And those of us who are people of faith find ourselves confronted with hard questions and can feel the foundations of our faith shaking.

Where is God in all of this? Why does God allow floods and other natural disasters to wreak such destruction and cause such pain and grief?

After all, we say we believe in a God who is almighty, all powerful; and we say we believe in a God who is all loving and compassionate and merciful. How is it then that God does not act to prevent floods and earthquakes and tsunamis from causing such suffering in the world.

Well these are tough questions that people have wrestled with for centuries, and there doesn’t seem to be neat, tidy, convincing answers.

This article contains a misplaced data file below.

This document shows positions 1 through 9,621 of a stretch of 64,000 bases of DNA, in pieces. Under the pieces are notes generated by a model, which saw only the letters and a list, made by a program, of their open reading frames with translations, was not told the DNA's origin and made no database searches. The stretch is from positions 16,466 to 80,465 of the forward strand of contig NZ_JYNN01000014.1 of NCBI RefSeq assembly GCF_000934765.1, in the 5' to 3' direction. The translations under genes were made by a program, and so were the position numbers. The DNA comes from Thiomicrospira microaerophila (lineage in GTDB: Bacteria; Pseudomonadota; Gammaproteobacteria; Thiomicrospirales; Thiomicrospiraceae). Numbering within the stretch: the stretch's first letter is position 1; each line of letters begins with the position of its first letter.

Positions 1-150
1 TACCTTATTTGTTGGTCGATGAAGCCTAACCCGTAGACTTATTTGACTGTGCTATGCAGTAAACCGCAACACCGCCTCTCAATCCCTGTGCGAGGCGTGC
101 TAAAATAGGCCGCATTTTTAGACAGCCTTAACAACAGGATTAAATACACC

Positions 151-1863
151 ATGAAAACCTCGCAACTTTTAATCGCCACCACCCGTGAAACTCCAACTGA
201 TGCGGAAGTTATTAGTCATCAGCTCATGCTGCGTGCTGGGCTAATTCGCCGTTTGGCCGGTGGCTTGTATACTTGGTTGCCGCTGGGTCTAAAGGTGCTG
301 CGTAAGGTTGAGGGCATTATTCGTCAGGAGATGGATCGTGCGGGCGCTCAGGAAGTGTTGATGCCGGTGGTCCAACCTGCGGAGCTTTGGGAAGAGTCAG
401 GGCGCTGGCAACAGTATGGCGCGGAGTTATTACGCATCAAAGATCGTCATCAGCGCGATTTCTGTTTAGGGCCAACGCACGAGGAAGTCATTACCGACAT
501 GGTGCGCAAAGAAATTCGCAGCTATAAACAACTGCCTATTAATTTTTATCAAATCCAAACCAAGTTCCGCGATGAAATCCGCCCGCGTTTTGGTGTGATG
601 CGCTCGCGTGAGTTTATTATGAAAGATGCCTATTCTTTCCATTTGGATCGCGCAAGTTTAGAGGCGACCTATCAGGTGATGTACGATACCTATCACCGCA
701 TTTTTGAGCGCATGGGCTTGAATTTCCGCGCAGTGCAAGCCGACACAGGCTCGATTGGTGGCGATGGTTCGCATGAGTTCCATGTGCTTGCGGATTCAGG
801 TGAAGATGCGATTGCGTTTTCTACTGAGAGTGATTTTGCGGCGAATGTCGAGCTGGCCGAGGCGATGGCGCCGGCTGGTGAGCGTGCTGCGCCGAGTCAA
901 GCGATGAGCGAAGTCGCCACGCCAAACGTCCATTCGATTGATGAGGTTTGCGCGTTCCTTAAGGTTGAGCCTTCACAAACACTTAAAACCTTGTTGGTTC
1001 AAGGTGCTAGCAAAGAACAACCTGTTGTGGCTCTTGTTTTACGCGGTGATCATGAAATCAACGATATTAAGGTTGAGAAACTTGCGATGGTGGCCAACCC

But thoughtful reflection on today’s readings gives us a couple of clues at least.

Both the reading from Isaiah and the reading from Paul’s first letter to the Corinthians assures us of God’s concern for people and that God is faithful and can be trusted.

Isaiah speaks about God knowing us even before we were born and that God is concerned not just for his people Israel, but for all the nations of the world. God wants salvation for all people, everywhere and by salvation is meant the Hebrew idea of shalom – peace, well-being, prosperity, justice, harmony – people at one with God and with each other.

St Paul writes to the Corinthians about the way they have been strengthened by God spiritually so that they will be able to persevere and assures them that God is faithful and will persevere too.